Controversial Philippines leader says he might be too busy for Trump meeting
Rodrigo Duterte, the controversial president of the Philippines, said Monday that he might have to turn down President Trump's invitation to the White House because he is "tied up" with a busy travel schedule already. "I cannot make any definite promise," Duterte said. "I'm supposed to go to Russia; I'm also supposed to go to Israel." Trump's decision to invite the authoritarian leader, who Trump hopes will help limit China's South China Sea expansion efforts, surprised members of his own administration. Duterte has faced harsh international criticism from human rights advocates due to allegations that he has ordered extrajudicial killings of drug suspects.
Student stabbing kills 1, wounds 3 at Texas university
A student armed with a large hunting knife fatally stabbed one person and wounded three others at the University of Texas on Monday, according to police. Investigators did not immediately say what they believed motivated the attack. The suspect, who was not immediately identified, surrendered to police, authorities said. "The guy was standing next to me," student Rachel Prichett said. "He grabbed him by the shoulder and shoved the knife in it. I just started running as fast as I could." University police Chief David Carter said the attacker was armed with a "Bowie-style" hunting knife, and "calmly walked around the plaza."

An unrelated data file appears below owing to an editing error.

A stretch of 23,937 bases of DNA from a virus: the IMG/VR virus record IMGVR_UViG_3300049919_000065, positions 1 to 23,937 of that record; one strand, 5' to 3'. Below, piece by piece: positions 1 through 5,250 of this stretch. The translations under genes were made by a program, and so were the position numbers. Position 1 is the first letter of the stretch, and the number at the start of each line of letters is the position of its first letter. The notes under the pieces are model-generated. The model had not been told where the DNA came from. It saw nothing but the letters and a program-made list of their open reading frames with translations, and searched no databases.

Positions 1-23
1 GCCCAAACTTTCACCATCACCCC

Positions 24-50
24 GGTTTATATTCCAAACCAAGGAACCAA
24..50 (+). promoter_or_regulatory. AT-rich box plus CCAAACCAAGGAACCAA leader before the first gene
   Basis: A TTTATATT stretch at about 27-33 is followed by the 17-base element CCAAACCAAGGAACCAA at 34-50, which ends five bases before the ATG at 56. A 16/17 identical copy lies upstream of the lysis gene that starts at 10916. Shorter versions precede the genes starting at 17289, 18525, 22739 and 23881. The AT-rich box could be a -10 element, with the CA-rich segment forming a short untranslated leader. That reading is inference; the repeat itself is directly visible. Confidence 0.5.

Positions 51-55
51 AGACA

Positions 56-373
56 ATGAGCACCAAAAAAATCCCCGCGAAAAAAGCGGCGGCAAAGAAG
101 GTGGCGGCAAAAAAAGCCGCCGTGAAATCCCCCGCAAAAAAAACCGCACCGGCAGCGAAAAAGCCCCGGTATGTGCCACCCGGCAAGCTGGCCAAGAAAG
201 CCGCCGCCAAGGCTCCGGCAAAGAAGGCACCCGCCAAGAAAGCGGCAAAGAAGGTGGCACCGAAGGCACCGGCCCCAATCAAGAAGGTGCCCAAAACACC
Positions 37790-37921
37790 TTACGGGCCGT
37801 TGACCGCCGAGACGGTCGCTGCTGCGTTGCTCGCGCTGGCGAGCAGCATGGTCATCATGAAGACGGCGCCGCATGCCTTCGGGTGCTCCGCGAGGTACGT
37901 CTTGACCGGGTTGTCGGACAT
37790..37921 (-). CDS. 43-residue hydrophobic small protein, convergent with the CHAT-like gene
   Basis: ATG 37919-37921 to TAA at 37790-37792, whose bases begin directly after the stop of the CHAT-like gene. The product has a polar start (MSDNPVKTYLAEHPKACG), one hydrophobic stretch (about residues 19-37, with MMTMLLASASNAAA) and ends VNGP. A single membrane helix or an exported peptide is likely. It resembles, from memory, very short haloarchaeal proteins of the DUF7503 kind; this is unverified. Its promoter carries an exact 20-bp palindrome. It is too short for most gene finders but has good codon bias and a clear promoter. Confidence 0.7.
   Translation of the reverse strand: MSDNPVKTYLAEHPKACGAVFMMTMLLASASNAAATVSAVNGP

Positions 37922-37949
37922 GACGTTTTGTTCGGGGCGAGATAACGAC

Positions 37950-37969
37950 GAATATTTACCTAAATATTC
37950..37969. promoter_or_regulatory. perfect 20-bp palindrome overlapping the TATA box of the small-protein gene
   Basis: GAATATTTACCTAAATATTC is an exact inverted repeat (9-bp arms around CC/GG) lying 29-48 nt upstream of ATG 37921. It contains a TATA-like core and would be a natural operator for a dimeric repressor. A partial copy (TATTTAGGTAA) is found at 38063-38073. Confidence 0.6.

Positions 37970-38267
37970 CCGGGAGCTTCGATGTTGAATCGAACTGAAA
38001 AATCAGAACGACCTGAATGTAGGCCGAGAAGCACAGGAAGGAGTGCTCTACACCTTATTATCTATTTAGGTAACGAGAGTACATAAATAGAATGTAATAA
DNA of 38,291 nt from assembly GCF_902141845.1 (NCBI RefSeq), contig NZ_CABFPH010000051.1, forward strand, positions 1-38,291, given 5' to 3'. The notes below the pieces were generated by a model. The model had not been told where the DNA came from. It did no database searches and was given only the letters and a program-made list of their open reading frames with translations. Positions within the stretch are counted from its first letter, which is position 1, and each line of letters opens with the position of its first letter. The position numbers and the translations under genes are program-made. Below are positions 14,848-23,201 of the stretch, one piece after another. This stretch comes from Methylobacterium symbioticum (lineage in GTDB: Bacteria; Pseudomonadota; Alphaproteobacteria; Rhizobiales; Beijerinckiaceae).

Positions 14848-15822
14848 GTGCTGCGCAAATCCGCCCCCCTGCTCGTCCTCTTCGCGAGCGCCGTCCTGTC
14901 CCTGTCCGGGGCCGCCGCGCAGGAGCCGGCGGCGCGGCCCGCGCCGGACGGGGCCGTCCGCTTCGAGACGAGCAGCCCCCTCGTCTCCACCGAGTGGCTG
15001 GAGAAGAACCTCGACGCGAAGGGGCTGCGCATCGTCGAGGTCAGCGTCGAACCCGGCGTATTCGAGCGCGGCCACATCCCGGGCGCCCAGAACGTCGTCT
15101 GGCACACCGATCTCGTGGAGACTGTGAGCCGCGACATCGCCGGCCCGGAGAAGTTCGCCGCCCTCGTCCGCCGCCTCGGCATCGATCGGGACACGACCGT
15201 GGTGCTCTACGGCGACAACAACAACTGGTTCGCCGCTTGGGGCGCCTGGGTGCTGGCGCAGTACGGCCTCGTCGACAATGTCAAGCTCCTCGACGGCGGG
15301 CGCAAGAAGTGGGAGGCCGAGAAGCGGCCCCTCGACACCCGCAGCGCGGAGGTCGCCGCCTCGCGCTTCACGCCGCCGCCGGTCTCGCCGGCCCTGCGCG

Hamas drops call for Israel's destruction